European equities touched fresh multi-month peaks on Monday, with technical charts pointing to a continued slow grind higher backed by tentative signs of improvement in the global economy and corporate earnings.
The Euro STOXX 50 provisionally closed 0.1 percent higher at 2,746.22 points, setting fresh 18-month peaks in the wake of stronger-than-expected U.S. durable goods orders showing firms in the world's biggest economy had stepped up spending. Durable goods orders jumped 4.6 percent in December, higher than the expected 1.8 percent rise.
The daily moves on the euro zone blue-chip index have averaged less than 10 points since Jan. 3, less than half of the usual size for 2012.
"It's not the top [of the market] but it's not going to accelerate, it's a slow market and you just have to be patient," said Valerie Gastaldy, analyst at Day By Day.
"As long as we are above [technical support at[ 2,723 we can aim for 2,790. We are not that overbought because we've been very, very slow."
The pan-European FTSEurofirst 300 Index was down 0.1 percent at 1,173.77 points after touching a two-year intra-day peak of 1,176.19 plans.
Ryanair shed 1.5 percent after it reported strong growth in European fares in the fourth quarter but warned of marginal passenger growth in 2013, capped by a slow-down in plane deliveries.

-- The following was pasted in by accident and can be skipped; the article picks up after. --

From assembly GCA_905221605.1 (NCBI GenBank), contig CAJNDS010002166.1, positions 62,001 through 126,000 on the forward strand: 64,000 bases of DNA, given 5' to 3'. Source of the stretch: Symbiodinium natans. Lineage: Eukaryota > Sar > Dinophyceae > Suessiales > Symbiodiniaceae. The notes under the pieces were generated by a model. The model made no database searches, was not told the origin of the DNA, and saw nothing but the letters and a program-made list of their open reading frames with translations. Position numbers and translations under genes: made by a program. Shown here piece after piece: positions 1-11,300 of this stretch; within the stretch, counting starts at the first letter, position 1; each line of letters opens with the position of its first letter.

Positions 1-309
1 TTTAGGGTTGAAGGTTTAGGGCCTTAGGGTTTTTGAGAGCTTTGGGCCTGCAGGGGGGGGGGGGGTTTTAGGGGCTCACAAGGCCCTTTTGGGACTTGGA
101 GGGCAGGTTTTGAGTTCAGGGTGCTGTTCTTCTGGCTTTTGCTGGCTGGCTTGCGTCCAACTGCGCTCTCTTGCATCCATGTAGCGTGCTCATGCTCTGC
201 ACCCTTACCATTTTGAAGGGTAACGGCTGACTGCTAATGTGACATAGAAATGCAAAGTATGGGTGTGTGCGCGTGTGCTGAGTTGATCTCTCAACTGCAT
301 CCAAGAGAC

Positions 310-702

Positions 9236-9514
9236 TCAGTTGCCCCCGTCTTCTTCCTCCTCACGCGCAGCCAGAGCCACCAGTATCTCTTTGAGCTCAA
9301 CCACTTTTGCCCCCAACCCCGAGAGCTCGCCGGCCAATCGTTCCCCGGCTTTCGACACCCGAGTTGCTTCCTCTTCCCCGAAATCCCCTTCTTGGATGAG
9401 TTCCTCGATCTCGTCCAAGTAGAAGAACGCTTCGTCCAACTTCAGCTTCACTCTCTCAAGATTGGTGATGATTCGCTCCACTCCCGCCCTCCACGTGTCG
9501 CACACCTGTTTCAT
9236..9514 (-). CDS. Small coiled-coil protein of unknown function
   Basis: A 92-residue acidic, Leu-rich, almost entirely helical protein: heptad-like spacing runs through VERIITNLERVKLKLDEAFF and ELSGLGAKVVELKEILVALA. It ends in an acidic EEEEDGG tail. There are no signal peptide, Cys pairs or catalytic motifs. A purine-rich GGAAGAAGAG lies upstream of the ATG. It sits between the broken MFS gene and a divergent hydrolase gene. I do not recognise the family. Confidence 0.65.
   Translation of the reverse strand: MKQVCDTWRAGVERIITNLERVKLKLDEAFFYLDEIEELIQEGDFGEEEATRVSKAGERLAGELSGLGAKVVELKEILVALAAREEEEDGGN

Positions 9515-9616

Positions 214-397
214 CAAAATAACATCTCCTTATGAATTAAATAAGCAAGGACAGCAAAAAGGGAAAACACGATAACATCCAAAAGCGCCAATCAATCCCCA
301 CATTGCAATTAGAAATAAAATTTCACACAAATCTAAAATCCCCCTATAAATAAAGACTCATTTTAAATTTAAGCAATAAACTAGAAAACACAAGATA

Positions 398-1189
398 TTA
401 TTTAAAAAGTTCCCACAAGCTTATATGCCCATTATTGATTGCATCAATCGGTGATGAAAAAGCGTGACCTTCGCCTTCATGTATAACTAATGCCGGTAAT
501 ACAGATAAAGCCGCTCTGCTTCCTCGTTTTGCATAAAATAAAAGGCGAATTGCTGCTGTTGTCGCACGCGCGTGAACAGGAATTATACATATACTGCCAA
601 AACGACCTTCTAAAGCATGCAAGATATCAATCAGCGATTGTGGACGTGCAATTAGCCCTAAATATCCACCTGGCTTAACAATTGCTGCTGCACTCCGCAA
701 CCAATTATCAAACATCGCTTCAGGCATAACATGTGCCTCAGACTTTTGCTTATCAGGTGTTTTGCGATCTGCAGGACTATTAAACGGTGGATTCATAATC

EasyJet fell 1.8 percent on news of the departure of chairman Mike Rake, who has endured a strained relationship with majority shareholder Stelios Haji-Ioannou.
Banks rallied further after Friday's announcement that lenders made hefty early repayments of emergency funding from the European Central Bank, a sign at least parts of the financial system are returning to health.
In Italy, the treasury sold just below the planned 3 and 3.5 billion euros ($4 to 4.7 billion) worth of bonds on Monday morning. Yield on 2-year government bonds fell to their lowest level since March 2010 and the FTSE MIB Index was the standout gainer across European markets. This auction comes ahead of next month's national elections.
Meanwhile, the European Commission, European Central Bank (ECB) and International Monetary Fund (IMF) officials commenced their quarterly review mission to Ireland this week, following their last review in October. The troika will assess the latest economic developments and policy implementation by the Irish Government following the 2010 bailout.
IMF officials will also be visiting Spain this week to monitor banking sector reforms. Discussions will be held between the IMF, Spanish government and private sector representatives to produce the second independent monitoring report of Spain's banking sector reform.